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Hand-crafting green sofas with social impact

PROFILE OF PURPOSE: Aimee Robinson, Founder and CEO of EcoBalanza




What could possibly have driven someone in 2007 to start up a sustainable, ethical and toxic-free sofa manufacturing business? Probably the only person who can answer this question is Aimee Robinson, founder and CEO of Seattle-based EcoBalanza.  EcoBalanza is the definition of a purpose-driven company. It exists to make a positive impact on people and the environment. Aimee is quick to acknowledge that for the most part, she has pretty much always put purpose above profit which can make life “interesting” at times.


From selling a green sofa to making a green sofa

Back in 2007 when Aimee was operating one of Seattle first ‘green’ home décor stores and struggling to find a green sofa that met her high standards, she set herself a daunting challenge. “I wanted to see if I could create a beautiful green sofa that is as clean as possible, made with the best materials and using traditional techniques,” she says. At the time, all upholstered furniture was made with highly toxic chemical flame retardants. Aimee realized that the environmental impact throughout the supply chain of all the materials used to make a sofa was very harsh. “I knew we could not afford to dump any more chemicals into the environment,” she says.



Commercial furniture contains:

  • Plywood frames which contain formaldehyde, a known carcinogen.

  • Petroleum-based polyfoam which is highly flammable and continues to show toxic effects, even post-production, on household air quality.

  • Waterproof, stain-proof, wrinkle-proof and anti-microbe fabric finishes present long-term health concerns through the addition of toxic Perfluorocarbons (PFC’s).

  • Volatile organic compounds (VOC) used in furniture paints, varnishes and wax are a source of indoor air pollution that can lead to health impacts.


The timing back in 2007 for a mission-driven green sofa company was not ideal. According to Aimee, awareness of “green furniture” while still pretty nascent, was just starting to gain some momentum. “The organic movement was starting to take off because people understood the importance of not having pesticides in their food. But, they didn’t understand what it means to have an organic sofa that is free from toxins.” As Aimee started to research materials for her new green sofa, the more she saw how “dirty” the industry is.  As the owner of an eco-conscious furniture store that contracted out sofa production, Aimee became even more determined to create a product that is ethical, has minimal environmental impact and maximum social benefit. The challenge was to see if building the utlimiate green sofa could also be a viable business.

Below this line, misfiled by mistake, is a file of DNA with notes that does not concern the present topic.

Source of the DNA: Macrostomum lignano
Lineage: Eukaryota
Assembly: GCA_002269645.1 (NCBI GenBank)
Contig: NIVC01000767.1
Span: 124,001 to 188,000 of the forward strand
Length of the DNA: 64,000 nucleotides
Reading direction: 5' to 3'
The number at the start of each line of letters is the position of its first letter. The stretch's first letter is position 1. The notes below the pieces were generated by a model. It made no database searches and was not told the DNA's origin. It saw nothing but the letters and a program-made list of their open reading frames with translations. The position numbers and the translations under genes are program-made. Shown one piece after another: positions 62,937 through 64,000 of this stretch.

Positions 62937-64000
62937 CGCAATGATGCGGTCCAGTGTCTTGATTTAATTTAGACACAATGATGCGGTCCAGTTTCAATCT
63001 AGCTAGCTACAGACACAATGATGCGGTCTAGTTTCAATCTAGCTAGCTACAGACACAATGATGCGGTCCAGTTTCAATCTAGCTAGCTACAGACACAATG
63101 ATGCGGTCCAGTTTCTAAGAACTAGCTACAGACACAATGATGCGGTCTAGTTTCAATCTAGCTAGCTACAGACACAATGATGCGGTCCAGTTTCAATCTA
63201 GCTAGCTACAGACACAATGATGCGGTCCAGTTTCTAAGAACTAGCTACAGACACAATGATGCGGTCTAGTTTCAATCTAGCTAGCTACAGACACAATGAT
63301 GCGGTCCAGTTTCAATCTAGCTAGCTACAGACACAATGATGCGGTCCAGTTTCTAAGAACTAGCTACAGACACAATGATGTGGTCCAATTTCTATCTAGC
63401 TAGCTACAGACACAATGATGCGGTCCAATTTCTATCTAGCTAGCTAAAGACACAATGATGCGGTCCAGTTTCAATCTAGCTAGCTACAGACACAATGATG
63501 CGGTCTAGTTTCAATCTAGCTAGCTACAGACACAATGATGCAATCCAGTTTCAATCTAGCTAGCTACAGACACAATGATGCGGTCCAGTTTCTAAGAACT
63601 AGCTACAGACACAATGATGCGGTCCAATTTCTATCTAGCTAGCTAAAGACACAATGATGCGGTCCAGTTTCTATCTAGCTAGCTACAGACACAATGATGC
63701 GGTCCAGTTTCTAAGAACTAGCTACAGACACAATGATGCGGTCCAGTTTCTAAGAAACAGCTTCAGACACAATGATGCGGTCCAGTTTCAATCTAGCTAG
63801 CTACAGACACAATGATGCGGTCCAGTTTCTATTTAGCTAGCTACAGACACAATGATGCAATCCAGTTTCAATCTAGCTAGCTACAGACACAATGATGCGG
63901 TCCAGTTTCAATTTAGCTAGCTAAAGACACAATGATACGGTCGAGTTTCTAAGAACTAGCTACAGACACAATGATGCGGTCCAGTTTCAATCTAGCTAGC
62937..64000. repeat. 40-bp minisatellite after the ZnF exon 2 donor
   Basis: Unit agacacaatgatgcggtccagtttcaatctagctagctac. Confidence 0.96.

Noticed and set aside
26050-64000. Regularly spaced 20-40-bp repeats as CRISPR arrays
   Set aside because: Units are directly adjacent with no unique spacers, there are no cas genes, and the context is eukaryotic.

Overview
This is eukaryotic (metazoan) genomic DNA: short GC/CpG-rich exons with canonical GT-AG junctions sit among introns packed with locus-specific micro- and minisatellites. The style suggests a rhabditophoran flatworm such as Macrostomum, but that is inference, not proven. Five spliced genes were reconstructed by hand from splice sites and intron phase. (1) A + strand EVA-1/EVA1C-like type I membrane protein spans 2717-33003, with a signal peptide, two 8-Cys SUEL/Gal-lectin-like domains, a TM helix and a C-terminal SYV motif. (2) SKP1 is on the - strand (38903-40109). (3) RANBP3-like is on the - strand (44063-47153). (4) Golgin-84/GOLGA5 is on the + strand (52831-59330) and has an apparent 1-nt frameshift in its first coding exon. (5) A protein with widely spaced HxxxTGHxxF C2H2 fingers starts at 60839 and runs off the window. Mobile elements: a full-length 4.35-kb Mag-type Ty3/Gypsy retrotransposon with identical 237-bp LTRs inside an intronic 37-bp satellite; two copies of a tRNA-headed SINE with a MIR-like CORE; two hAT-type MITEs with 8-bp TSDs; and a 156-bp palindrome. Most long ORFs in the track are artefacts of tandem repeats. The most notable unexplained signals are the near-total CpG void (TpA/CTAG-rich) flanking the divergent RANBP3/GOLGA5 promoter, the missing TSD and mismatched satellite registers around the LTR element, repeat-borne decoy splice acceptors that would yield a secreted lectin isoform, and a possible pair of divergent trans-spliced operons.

The time is right for an eco-conscious sofa

Ten years later, EcoBalanza is thriving and Aimee is reaping the benefits of all the determination and hard work it took to find the right materials, techniques and suppliers. “I was very fortunate,” she says. “I was curious about the supply chain, where the materials came from and who made them.”  After rigorous and creative exploration over many years, Aimee has lined up a stable of suppliers who share her values. “Now I understand what impact our suppliers have on people and the environment and that is very important to me.” Aimee says she found some of her suppliers because of the reciprocal learning process she has with customers. “Passionate customers would ask me questions and the process of finding the answers often led me to new materials and new processes,” she says.




An interdependent network of supply

For Aimee, the criteria for selecting suppliers is multi-faceted. Wherever possible, she chooses local, women-owned businesses. “Women in manufacturing is a passion for me because there aren’t many. I recently found a women-owned business that makes sofa springs out of recycled metal. This is a huge win,” she says with a broad smile. Aimee also prefers to source wool from family-owned farms. Not only does it provide her with access to specialized wools from very specific breeds, but it allows her to work towards fulfilling her vision of creating a tight network of suppliers who collaborate and support each other to build a strong local economy. “A women-owned business cards my cotton in neighboring Oregon and in Montana, Ed and Sue wash and card the wool I buy from a family farm on the Puget Sound’s Decatur Island.”